Monday, November 15, 2021

Six (Broadway)


New York. Henry VIII’s six ex-wives, all of them seemingly alive and donning glittery corsets, come together onstage for a concert, asking the audience to judge who among them is the best fit to be queen by telling their stories through song and dance. Divorced Catherine of Aragon (Adrianna Hicks) sings about, well, divorce. Beheaded Anne Boleyn (Andrea Macasaet) jives to a playful tune about not losing one’s head. Jane Seymour (Keirsten Nicole Hodgens) who died of natural causes belts out a ballad of devotion and never-ending love. Divorced Anna of Cleves (Brittney Mack) raps about how her portrait with which the king was fascinated failed to match her actual face. Beheaded Katherine Howard (Samantha Pauly) lights up the stage with a flirty pop track about promiscuity. And last but not the least, Catherine Parr (Anna Uzele), the only one who actually survived, ruminates about how moot the concert is considering how a comparison of the six of them just reinforces the entrenched patriarchal nature of how they are all written in history in the first place.

Whatever who wrote this was smoking, I’d like to have some, please. No wonder the ticket was so expensive. This is not a musical. This is a rock concert. Of Henry VIII’s six ex-wives. Catherine of Aragon. Anne Boleyn. Jane Seymour. Anna of Cleves. Katherine Howard. Catherine Parr. In New York, rocking the stage with song and dance numbers like a reunion concert of the Spice Girls. Six is creative and highly imaginative, I must say. Clocking in short at just an hour and a half, you end up wanting more.

But what else can you really add to this story, to be honest? A lot of people already know a lot about these women, except maybe for the not so popular ones. This is a post-modern reimagining of what could have been if all the six ladies actually met in real life and decided to form a girl group. Many of them overlapped and probably knew and hated each other after all. In the end, they claim their own history. Or HERstory. It is all theoretical of course, but hella fun nonetheless.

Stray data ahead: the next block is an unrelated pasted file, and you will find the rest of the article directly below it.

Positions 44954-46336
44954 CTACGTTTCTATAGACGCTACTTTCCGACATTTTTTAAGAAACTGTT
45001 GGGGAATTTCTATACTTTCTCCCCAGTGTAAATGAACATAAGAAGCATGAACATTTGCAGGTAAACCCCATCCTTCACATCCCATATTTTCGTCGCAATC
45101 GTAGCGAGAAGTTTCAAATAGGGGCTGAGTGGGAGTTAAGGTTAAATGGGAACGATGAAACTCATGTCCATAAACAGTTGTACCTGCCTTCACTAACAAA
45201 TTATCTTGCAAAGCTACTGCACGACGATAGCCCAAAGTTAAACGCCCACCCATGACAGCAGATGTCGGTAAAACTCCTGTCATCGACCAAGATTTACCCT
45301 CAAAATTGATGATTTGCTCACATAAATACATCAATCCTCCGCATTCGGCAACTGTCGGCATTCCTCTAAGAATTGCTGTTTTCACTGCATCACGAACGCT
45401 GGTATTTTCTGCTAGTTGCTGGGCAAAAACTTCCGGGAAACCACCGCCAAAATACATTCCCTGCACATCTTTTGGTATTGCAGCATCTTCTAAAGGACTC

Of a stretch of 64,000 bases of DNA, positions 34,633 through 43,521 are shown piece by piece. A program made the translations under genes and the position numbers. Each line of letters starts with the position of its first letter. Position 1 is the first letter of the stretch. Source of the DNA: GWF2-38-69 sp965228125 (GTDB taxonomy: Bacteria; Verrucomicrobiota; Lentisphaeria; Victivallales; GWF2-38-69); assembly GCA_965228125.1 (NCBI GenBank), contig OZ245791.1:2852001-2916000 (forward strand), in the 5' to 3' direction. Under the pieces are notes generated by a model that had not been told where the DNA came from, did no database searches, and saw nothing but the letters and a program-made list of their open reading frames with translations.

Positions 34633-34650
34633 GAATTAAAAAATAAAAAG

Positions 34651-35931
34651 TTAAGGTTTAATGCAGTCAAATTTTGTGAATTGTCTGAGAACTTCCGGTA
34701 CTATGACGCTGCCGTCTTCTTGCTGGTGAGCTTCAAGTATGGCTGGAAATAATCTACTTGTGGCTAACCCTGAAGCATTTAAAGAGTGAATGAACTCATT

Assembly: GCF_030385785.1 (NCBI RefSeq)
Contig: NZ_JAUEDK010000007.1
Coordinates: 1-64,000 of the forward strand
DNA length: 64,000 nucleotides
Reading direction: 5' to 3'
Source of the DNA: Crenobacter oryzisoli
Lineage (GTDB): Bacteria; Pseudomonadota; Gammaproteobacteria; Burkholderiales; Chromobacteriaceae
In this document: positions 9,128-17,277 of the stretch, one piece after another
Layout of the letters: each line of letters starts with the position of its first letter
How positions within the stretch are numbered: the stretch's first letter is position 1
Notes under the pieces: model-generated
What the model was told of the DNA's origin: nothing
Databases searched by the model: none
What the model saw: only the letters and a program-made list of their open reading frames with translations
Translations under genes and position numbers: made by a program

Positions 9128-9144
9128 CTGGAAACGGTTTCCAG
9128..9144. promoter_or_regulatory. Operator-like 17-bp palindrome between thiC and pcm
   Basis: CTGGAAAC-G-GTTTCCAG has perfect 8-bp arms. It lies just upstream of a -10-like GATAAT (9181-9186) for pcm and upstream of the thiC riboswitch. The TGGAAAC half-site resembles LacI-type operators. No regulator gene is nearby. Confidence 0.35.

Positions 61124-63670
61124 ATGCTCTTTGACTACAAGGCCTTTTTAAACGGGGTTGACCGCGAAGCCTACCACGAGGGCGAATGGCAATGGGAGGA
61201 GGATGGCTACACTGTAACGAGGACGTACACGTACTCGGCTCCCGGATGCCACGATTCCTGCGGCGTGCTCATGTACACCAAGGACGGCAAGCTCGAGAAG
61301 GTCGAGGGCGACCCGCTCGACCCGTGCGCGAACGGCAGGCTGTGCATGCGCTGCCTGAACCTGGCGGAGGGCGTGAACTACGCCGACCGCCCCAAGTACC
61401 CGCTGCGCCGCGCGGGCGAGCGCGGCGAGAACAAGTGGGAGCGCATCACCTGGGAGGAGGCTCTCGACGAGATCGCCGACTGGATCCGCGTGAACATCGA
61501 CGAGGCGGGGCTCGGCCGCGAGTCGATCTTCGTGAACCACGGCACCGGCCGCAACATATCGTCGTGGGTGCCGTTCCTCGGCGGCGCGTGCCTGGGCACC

The book comes with two pages of A Little Bit of Her-Story, which gives you some details about each one of the six as well as a juxtaposition of their portraits with those of their corresponding actresses. It’s informative and serves as a good refresher if you have already forgotten about this particular segment of British royal history. It also indicates the queenspiration for each, which is already quite obvious from the way each one of the six performs her solo song and dance number.

Catherine of Aragon says Beyoncé and Shakira was the inspiration, although it wasn’t that evident in “No Way”. Hicks sets the bar high and starts everything off with a lot of energy, though. Anne Boleyn’s “Don’t Lose Ur Head” is playful and very pop, albeit not immediately obvious to be Avril Lavigne-inspired. Jane Seymour got the ballad which Hodgens sings con mucho gusto but not quite Sia or Adele, not to mention “Heart of Stone” is not that catchy or maybe just because it makes her feel too much of a martyr.

Mack gets to rap as Anna of Cleves with “Get Down” so Nicki Minaj is a given. I must admit that the variety of musical flavors for each performance has been amusing so far. There’s just something for everybody! Pauly’s Katherine Howard is the most obvious of the bunch, with the high pony obviously alluding to Ariana Grande. Her “All You Wanna Do” is very millennial pop. And Yes, Uzele’s Catherine Parr sounds a lot like Alicia Keys as she sings “I Don’t Need Your Love” with an evident R&B twist.

In the end, the girls reclaim their own story with a last five-minute remix of “Six” and encourages you to think. Are the six of them known for being Henry VIII’s wives or is Henry VIII known for having had the six of them?

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